Ask especially about making a caption for the histogram. Say that we realize that this is difficult, because a good caption should capture all that is going on, and there is a lot going on. Also, remind them that long captions are okay when short ones don't work.

Example:A histogram showing 2000 random samples, each having500 students, recording the number of students in each sample who answered "yes" to the question of whether they believed they could be president.

- In addressing the issue of how small samples can be and still
ensure sufficient accuracy of the statistics we calculate from
them, we explained "accuracy" by saying that
*one sample size produced more accurate results than another if it results in less variability in the statistics calculated from them*.BUT ...

- We assessed variability by "eyeballing" the results. Today we
are going to address the idea of how to quantify variability --
ways to measure it.
Note to other researchers: The issue being raised here is really one of measurement, not just statistical measurement, but measurement in general -- how to assign measures to attributes of objects so that they lead to the comparative judgements we intend. The typical approach to raising issues of measurement is to have students order objects according to the attribute they wish to quantify. But that approach often avoids the central issue of measurement -- when do two apparently diferent objects have the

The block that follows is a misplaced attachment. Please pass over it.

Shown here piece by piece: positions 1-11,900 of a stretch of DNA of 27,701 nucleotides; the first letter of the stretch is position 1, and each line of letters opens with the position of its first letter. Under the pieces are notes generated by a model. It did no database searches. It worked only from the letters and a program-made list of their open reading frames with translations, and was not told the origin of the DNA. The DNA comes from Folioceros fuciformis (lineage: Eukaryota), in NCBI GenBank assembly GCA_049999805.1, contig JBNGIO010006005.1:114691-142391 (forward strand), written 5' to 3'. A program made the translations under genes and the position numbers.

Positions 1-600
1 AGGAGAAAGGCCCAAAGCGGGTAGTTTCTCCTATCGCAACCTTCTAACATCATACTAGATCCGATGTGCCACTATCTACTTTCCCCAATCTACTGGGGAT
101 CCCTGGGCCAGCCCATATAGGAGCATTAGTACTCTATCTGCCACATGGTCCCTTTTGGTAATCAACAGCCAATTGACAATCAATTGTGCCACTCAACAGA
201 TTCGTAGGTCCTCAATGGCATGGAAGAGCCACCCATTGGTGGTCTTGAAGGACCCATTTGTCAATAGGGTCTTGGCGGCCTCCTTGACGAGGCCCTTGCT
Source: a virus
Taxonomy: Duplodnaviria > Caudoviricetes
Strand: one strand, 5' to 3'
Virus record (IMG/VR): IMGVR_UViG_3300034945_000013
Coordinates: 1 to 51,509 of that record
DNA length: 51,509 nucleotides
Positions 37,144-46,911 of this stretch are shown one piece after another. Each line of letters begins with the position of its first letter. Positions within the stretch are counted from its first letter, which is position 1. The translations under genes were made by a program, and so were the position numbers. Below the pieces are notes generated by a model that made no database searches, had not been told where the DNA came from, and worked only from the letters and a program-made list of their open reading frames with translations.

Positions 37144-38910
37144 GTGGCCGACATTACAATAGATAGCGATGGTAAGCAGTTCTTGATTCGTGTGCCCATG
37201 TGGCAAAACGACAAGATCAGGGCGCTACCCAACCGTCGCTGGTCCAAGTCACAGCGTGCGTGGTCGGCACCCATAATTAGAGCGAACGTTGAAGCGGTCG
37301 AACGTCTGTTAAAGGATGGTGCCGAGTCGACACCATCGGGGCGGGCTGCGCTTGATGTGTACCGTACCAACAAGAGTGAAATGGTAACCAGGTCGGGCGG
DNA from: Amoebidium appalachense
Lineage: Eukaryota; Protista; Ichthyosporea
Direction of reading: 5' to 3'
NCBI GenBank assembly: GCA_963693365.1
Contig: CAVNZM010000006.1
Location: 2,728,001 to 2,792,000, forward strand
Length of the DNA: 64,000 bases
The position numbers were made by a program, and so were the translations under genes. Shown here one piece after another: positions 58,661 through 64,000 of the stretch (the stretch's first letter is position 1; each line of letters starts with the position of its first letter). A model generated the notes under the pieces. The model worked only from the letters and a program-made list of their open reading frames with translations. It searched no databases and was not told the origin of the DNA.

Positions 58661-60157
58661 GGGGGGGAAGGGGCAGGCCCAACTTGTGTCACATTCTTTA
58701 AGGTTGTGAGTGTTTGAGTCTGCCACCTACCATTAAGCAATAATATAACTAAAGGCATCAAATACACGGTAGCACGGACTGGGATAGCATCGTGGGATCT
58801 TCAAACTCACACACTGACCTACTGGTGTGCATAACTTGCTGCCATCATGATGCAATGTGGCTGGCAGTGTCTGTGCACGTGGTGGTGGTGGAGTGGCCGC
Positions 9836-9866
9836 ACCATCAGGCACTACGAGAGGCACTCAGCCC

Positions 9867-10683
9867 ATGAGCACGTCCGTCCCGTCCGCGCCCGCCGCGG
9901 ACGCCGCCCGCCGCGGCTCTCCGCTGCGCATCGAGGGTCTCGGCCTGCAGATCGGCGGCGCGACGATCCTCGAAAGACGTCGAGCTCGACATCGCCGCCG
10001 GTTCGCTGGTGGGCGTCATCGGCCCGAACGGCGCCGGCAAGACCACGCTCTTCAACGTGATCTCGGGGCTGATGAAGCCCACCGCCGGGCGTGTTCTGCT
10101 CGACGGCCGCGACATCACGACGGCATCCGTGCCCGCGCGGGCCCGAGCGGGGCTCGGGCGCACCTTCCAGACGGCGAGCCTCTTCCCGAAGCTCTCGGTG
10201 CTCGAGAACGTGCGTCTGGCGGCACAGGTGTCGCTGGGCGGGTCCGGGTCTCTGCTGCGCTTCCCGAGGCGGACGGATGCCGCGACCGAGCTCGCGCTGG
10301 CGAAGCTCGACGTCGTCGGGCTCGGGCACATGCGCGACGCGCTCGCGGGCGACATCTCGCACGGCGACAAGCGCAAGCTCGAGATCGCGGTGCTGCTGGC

*same*measure. This issue entails similarity, and hence ratio. Hence, when ratio is the appropriate measure, asking students to order objects often allows them to do the task without needing to conceive of the measure as a ratio. - Suppose we have these two collections of samples and we want to compare them on their variability. What do we look at?

## Observations that came up during class

- The two collections have different numbers of samples. ("Yes, I did that on purpose. It makes it harder to form judgements by eyeballing them.")
- The two collections have the same range, so if we went strictly by range they would be equally variable.
- But the top collection
looksmore spread out. If we go by how far apart the individual samples are, the Collection A is more variable.- But the bottom one has more samples, and more of them are farther away from 0.56. So, if we went by how many samples are farther from the center, Collection B would be more variable.
- Beta said "But if you look at how evenly they are spaced, they are both spaced about as even."
I took Beta's observation as an opportunity to describe one conventional way to look at variability. It is to look at what fraction of the samples appear within various ranges.

If we look at what fraction of the statistics caclulated from each group lie within, say ±0.003 of 0.56, we see that in Collection A we capture 5/13 of the samples and in Collection B we capture 10/26 of the samples. So the two are very close in variability by this measure.